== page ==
Naturopath Elizabeth D’Avigdor casts light on the causes and cures for headaches.
Q: What are some of the most common triggers of headaches you see?
A: Nine times out of ten, the trigger is over-tight muscles from either prolonged stress and/or poor posture. The most common presentations I see would be chronic recurring headaches. In women, these will worsen towards the end of the menstrual cycle. Most often, headaches can be put down to sheer muscle tension over an extended period. Related to this is the ‘weekend’ headache which comes up when a person starts to relax after a hectic week. More serious causes of headaches include high blood pressure.
Q: How can headaches be treated naturally (ie. without aspirin)?
A: It may be far less complicated to treat headaches than many people think. I often say to my patients, ‘We may not be able to remove the source of stress but we can help protect the body from some of the physiological effects of it.’ The simplest, and often the most effective remedy in the short term, is magnesium. It is the ace muscle relaxant mineral, helping to relieve everything from muscle spasm, to period pain, to the occasional twitching of an eye. I will also often recommend regular massages and a visit to the osteopath or chiropractor to check out the neck and correct any postural problems which would contribute to excessive muscle tightness.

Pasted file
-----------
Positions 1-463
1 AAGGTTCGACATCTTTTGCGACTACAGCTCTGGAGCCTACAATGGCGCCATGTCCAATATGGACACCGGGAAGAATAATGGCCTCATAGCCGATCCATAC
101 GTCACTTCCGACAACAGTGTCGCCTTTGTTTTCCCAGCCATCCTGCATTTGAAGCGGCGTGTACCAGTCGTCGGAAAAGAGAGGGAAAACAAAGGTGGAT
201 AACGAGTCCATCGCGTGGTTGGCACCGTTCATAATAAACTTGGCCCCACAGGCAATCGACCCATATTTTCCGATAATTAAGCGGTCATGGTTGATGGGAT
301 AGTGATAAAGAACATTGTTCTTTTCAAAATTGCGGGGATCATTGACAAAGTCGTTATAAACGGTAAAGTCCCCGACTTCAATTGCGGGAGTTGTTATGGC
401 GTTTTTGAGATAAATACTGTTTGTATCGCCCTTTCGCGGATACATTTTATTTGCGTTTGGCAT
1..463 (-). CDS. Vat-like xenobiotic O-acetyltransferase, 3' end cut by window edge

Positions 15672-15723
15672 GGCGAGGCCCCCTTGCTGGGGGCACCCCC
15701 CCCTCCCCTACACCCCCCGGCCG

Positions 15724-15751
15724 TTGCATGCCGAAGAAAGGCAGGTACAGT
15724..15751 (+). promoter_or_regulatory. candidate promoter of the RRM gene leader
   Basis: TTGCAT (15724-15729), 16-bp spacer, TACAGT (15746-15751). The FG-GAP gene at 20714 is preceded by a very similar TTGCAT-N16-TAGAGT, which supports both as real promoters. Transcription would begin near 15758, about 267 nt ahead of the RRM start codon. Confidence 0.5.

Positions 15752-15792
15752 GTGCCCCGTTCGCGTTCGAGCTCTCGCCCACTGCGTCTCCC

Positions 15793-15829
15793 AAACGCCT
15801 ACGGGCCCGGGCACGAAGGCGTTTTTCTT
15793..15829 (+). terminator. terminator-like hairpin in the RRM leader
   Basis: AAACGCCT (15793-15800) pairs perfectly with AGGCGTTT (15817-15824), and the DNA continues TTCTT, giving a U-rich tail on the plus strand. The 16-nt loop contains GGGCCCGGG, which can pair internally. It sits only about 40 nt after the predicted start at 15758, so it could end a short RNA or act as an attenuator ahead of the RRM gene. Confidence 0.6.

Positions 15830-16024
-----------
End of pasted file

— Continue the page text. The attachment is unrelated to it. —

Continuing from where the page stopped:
Q: What are some long-term solutions for people who suffer from headaches regularly?
A: It depends largely on the individual, but I do always recommend some lifestyle assessment, checking out the various ways people can incorporate stress relieving activities into their every day. Yoga, for example, can be brilliant for keeping a supple body that will release tension more easily. Taking magnesium, and perhaps calcium, will help address excessive muscle tension and the symptoms of stress. Very often, there may also be a digestive component to the headache. A poorly functioning digestive system prevents the proper absorption of nutrients into the body. This would be another important area to address, as a sluggish digestion will mean poor elimination of waste and added stress on the body. If I were to prioritise, I would suggest that a person look at lifestyle factors and try to work out new ways to manage stress; visit an osteopath or chiropractor and follow up with regular massage; and take magnesium supplements.